|Edinburgh : A&E : Festivals : Fringe Dance and Physical Theatre|
None = Unmissable
Page number refers to the Fringe programme
Dance Base presents Rosie Kay Dance Theatre. (Page 82).
Venue Dance Base (Venue 22).
Address 14 -16 Grassmarket.
Reviewer Vivien Devlin .
Dance is an extraordinary versatile artform. At its simplest level, it can comprise a solo dancer on an empty stage. Large scale, you have an ensemble of dancers, stage set, sound effects, lighting and music. In this ambitious, multimedia performance by the Rosie Kay Dance Company there's a live jazz trio as well as spoken text. The Wild Party, is an American Jazz Age narrative poem by a former editor of the New Yorker, Joseph Moncure March. Due to its risqué content, this scandalous story of a vaudeville dancer who throws a booze-laced sex-orgy could not find a publisher until 1928. William Burroughs later commented, "It's the book that made me want to be a writer".
The set encapsulates a stylish New York apartment of the period - chaise longue, dressing table, drinks trolley, bottles of gin and champagne. The languid strains of double bass, keyboard and drums sets the mood as the film noir story begins: "Queenie was a blonde and her age stood still, She danced twice a day in vaudeville." Rosie Kay plays Queenie, decadent and seductive in tight fitting basque under flowing peach silk, whose mad, bad and dangerous lover, Burrs is portrayed with exotic sleeziness by South American dancer Vinicius Salles. Amongst their party guests is a vivacious blonde, swilling back the bubbly,(played by bright and effervescent Amy Mathieson) and the suave Mr Black in black tie, the cool and debonair, Geir Hytten. The guests mix and mingle, flaunt and flirt, as Queenie and Black glide gracefully, Ginger and Fred-style, around the room. The tempo rises with a trumpet blast, as a sequence of dance partnerships, (tightly choreographed by Rosie Kay,) beautifully complement and capture the ensuing drama of sexual intrigue and jealousy.
Seated around Queenie's living room, the audience is very much present at the wild party as voyeurs and virtual guests. This is an hour of exhilarating, charismatic performances, raunchy jazz rhythms and syncopated rhymes, all-encompassing musical dance theatre, sparkling with wit, energy and glamour.
©Vivien Devlin, 18 August 2006 - Published on EdinburghGuide.com
Runs to 20 August (different times daily).
Company -Rosie Kay Dance Company.
Company Website - www.rosiekay.co.uk
Danceforms Presents the 33rd International Choreographers’ Showcase. (Page 82).
Drams overall but some peices need much less or none.
Venue Rocket at Demarco Roxy Art House (Venue 115).
Address Roxburgh Place.
Reviewer Rebecca Smith.
I feel the need to disclaim I'm no dancer. I dabbled in ballet as a kid (mostly because I loved the outfits), but my tutu was well and truly retired by age 8. That said, I've always been attracted to the art form - I think Gene Kelly's a god and musicals are amongst my favourite films ever. Unfortunately, The 33rd International Choreographers Showcase does not quite do it for me. This collaborative work of international choreographers runs like a fashion show of up-and-coming talent, with the dancers both designing and modelling their creations. To this reviewer's tastes, the Festival 2006 collection is one third fabulous, two thirds average.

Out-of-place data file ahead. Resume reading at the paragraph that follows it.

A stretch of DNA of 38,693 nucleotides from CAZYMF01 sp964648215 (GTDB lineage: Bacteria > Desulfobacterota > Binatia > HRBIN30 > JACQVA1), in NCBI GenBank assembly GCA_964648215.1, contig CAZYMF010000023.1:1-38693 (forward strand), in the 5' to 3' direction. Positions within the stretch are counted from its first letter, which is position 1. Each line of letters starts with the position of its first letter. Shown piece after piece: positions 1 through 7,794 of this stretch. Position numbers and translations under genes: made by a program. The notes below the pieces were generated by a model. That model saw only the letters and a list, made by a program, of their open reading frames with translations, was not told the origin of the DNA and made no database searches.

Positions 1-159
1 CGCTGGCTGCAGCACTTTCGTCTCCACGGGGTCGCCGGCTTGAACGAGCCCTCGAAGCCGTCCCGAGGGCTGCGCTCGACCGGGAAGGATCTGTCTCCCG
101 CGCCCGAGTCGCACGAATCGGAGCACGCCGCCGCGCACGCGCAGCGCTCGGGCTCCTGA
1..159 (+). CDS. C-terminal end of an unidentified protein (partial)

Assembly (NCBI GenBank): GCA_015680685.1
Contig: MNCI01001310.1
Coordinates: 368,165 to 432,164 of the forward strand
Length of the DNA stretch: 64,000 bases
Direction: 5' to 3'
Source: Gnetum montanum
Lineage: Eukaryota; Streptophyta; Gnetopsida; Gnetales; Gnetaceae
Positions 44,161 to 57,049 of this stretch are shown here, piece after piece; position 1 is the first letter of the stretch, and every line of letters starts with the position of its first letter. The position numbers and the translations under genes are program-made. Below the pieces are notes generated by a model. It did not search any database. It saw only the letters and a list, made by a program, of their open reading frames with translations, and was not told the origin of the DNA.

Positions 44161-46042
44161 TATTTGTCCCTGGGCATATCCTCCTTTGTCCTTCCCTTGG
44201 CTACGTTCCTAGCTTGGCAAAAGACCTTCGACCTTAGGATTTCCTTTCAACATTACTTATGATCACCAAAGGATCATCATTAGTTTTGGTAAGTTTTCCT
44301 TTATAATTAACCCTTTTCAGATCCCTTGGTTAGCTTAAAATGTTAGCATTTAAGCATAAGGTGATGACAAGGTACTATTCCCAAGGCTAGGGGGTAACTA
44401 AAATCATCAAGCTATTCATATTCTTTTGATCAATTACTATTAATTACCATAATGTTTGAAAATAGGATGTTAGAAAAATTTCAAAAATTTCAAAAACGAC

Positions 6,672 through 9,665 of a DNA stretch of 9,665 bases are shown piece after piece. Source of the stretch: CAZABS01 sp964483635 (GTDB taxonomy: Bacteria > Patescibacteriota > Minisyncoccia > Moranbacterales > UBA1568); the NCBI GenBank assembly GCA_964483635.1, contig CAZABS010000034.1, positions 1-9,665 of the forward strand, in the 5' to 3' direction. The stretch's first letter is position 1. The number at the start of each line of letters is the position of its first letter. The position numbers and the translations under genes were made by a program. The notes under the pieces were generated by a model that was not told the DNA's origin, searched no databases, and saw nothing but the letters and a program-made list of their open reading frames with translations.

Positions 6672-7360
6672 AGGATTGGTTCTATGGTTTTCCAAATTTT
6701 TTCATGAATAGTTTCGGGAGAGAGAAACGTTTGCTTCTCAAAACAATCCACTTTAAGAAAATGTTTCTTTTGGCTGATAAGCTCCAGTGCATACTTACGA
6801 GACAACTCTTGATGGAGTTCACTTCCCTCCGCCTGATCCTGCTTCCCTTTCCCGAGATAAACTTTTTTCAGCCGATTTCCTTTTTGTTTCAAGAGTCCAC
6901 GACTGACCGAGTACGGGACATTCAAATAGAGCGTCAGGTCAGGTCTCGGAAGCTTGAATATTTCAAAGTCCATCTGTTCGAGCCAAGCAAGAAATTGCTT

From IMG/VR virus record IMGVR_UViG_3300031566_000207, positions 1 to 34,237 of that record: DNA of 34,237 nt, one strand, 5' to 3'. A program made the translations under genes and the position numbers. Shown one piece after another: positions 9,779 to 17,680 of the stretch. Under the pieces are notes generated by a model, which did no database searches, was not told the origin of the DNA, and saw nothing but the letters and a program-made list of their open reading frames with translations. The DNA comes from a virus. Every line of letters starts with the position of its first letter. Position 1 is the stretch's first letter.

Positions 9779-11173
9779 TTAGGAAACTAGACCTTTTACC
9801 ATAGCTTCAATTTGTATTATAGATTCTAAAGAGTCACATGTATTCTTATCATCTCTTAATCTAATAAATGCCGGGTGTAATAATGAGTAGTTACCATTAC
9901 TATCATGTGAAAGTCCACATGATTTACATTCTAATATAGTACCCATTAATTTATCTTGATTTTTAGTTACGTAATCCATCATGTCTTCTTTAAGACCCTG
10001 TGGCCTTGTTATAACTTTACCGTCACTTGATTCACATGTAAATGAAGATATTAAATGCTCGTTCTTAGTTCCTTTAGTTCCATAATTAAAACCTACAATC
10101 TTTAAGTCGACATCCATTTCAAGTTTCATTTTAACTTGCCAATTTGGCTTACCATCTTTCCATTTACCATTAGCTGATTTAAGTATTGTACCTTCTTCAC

Firstly, the fabulous. The pyjama'd choreography of Morning delivers what I had hoped to see: extraordinary talent, bold originality and passionate delivery. Attila Joey Csiki and Virginia Horne smolder - baggy striped PJs never looked so hot! The exquisitely titled Frustration in a Martini by American Vincent E. Thomas is a piece of visual artistry, enhanced by the beauty of Yo-Yo Ma's interpretation of Bach's Cello Suites. This was a clear audience favourite. One stands out for its strong yet tender delivery of the complex relationship of sisters. The show closes with the highly moving collaborative female performance Lifeline, the only one to be accompanied by live music - the serene acoustic guitar of musician Steven Nagle. The others should take note.
My judgement of the other performances as average derives simply from personal taste. The 20 minute opening solo bills itself as 'the blending baroque music with contemporary dance', but comes across like an aerial leg show with impressive holding of poses. Renee, an obscure portrayal of a bitter broken heart wades into uncomfortable viewing territory with the repetitive cries 'trying to get him to love me' bellowing from the speakers. To be fair, I guess you can't etch a name for yourself without delving into the extremely personal.
Housed in the converted Lady Glenorchy's Church, the setting is elegant but the sparse staging practically swallows some of the performances. With the popularity of floor-based routines, you need to secure a front-row seat to fully observe the pieces.
©Rebecca Smith 10 August 2006 - Published on EdinburghGuide.com.
Runs to 11 August at 11:00 every day.
Company - Dance-Forms Productions.
Company Website www.danceformsproductions.com .